The most expensive photos in the world…

January 29, 2013

99_cent_II,_diptychon_-_Photo_courtesy_of_Sotheby'sIt’s amazing to think that one of the most expensive photographs ever sold should be of the inside of an ultra-cheapo 99c store, but life’s funny like that.

Andreas Gursky’s “99 cent II Diptychon” sold for the not-insignificant sum of $3,346,456 at Sotheby’s in London back in February 2007. A second print sold for $2.5 million, while a third fetched $2.48 million in 2006 – making them the third-and-fourth most expensive photos ever sold. Gursky, a native of Germany, is famous for taking large-scale pictures of architecture, usually from a high vantage point, using cranes or helicopters. He makes no bones about digitally manipulating shots to give multiple views of the same object, splicing it all together to form an overall impression of what one critic has called “context without context.”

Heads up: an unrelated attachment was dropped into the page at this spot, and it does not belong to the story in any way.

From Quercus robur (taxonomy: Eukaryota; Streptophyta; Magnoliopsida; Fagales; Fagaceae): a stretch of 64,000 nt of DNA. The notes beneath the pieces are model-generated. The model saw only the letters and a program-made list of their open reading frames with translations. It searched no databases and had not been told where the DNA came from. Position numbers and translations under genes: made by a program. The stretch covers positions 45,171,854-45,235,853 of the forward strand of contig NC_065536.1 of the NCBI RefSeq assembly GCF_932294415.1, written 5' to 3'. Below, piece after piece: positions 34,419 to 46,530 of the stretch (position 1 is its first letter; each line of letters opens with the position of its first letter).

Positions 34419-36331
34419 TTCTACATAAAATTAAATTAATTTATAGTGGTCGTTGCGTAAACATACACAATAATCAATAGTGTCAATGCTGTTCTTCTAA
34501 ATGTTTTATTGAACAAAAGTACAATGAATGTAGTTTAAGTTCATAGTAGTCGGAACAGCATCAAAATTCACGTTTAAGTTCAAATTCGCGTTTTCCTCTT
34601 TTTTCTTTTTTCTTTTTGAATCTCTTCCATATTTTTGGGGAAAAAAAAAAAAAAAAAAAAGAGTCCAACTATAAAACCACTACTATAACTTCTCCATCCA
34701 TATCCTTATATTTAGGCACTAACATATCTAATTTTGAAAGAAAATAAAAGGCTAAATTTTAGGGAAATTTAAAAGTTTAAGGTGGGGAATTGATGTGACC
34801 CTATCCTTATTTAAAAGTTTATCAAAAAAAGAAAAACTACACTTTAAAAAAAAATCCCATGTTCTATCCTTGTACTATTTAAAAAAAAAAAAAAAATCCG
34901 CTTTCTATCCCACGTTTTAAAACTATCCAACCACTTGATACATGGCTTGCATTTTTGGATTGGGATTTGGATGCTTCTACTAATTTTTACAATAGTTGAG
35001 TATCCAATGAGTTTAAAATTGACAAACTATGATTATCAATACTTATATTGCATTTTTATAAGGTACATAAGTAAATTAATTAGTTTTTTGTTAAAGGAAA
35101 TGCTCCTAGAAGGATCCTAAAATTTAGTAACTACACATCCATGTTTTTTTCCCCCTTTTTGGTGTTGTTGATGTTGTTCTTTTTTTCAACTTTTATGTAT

For obvious reasons, finding a high-res copy of the 99c proved near-impossible, but the above should give you an idea….

As for the second-most expensive photo ever sold…

The Pond-Moonlight by Edward Streichen is an early example of a colour photograph, taken in 1904. A tad too early for digital manipulation, light-sensitive gums were applied to get the desired effect, meaning that each print (only three are known to exist) is slightly different. As the name suggests, the photo depicts a forest scene across a pond, with the moon appearing in a gap between the trees. In 2006, one of the prints was sold for $2.9 million, then the highest price ever paid for a photograph.



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